Following a plant-rich diet, which can lower high blood pressure, may also reduce the risk of heart failure in people under 75 years.
This was the conclusion of a study conducted by a team at Wake Forest Medical School in assessing the impact that the DASH diet has on the heart (Dietary Approaches to Stop Hypertension).
Τα ευρήματά τους δημοσιεύθηκαν στο επιστημονικό περιοδικό American Journal of Preventive Medicine.
Η καρδιακή ανεπάρκεια προκύπτει όταν η καρδιά συνεχίζει να χτυπά, but can not pump blood in the right quantities. The result is that organs and tissues do not receive the oxygen and nutrients they need to function properly and stay healthy..
The DASH diet can lower blood pressure
The DASH diet program:
- is rich in fruit, whole grains and vegetables, as well as beans, nuts, low or no fat dairy products, poultry, fish and vegetable oils
- has a low content of saturated fats, dairy with full fat, red meats, salt, sugary drinks, sweet and tropical oils, such as those from coconut and palm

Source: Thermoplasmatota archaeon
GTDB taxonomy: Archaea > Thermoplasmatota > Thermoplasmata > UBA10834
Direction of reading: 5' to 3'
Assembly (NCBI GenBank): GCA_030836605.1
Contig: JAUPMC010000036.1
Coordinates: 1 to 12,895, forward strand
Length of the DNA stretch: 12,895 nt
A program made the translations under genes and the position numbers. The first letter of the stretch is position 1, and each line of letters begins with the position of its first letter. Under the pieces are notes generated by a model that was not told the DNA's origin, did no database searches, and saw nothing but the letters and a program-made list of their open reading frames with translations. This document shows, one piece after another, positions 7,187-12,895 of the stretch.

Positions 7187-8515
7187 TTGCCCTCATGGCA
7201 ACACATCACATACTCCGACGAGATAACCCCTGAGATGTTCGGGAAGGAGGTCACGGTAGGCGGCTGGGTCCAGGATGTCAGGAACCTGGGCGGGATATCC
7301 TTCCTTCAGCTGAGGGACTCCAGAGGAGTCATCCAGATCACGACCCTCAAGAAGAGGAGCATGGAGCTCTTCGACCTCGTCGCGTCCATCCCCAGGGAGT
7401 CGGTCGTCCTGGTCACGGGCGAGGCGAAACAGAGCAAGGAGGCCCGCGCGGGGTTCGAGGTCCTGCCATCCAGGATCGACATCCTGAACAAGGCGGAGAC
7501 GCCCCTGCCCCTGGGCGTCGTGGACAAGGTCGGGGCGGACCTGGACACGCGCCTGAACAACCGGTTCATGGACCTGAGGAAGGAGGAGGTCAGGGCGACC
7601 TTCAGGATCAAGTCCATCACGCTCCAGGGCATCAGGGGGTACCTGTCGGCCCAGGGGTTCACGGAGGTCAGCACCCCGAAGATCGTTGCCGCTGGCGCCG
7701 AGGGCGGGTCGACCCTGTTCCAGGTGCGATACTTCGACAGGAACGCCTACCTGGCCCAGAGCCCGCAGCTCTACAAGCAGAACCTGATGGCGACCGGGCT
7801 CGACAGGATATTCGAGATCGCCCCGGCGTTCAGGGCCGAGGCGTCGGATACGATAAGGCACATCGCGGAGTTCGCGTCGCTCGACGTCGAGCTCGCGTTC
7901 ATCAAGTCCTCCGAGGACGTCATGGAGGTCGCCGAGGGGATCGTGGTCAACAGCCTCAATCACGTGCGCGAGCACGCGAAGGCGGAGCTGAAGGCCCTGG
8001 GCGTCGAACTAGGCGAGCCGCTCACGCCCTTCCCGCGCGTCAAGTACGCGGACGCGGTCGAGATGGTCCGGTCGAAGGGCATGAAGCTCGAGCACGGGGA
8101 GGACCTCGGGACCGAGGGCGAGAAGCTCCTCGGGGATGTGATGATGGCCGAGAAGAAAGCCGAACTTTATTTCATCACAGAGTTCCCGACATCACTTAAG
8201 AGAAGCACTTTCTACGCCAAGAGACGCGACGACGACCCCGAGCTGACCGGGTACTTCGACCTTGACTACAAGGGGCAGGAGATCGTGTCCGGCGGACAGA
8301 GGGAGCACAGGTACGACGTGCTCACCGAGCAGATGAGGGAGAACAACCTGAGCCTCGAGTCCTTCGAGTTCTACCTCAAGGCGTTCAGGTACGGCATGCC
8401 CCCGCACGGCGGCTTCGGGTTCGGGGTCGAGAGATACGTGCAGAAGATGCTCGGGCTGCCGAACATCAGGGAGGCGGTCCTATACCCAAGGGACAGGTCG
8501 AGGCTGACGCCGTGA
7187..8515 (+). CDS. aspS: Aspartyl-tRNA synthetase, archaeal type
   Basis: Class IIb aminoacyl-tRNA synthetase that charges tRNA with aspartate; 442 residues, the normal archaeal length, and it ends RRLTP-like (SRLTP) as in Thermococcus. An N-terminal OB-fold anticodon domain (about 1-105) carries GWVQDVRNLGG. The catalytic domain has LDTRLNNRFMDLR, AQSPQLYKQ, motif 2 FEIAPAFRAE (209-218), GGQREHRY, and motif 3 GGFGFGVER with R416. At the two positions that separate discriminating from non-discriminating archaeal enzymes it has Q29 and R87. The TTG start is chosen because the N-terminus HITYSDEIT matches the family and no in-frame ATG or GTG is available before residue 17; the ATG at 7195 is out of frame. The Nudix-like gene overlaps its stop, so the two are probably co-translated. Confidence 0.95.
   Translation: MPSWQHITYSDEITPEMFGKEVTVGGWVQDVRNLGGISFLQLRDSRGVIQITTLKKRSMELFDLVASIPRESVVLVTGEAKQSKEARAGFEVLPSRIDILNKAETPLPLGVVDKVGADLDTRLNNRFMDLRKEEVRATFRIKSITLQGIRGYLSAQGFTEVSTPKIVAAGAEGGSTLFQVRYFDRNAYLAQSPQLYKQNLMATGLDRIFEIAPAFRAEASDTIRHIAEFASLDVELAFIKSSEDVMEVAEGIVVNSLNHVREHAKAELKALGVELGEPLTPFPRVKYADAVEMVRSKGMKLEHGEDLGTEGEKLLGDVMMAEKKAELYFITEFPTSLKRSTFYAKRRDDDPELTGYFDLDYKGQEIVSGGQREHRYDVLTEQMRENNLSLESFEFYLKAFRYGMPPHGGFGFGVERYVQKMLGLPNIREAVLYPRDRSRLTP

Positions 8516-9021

Some previous studies have shown that the DASH diet can lower blood pressure and low-density lipoprotein, or "bad" cholesterol.
Many experts recommend the DASH diet as part of a "heart-healthy lifestyle" that includes exercise., maintaining a healthy weight, very limited alcohol consumption, stress management, no smoking and good sleep.
Although much of it is similar to the Mediterranean diet, DASH diet differs in that it emphasizes low-fat dairy products and completely excludes alcohol.
New research follows another that also states that a plant-based diet could reduce the risk of heart failure. However, that study focused on older people 45 years on average, while she examined elderly adults.
The DASH diet is effective for people under 75 years
Participants were 45–84 years old when the survey began. No one had cardiovascular disease at that time. Data collection lasted 13 years on 4.478 participants. The dietary data came from the participants' answers to questionnaires 120 data on the frequency of consumption and quantities of different foods and beverages.
The results showed that for all participants, Adherence to the DASH diet appeared to have little significant effect on the risk of heart failure. However, when focused on age participants 75 years and older, the researchers observed a pattern.
The heart failure rate was 40% lower in people under 75 years that followed the DASH diet more closely, compared to those who followed it more loosely.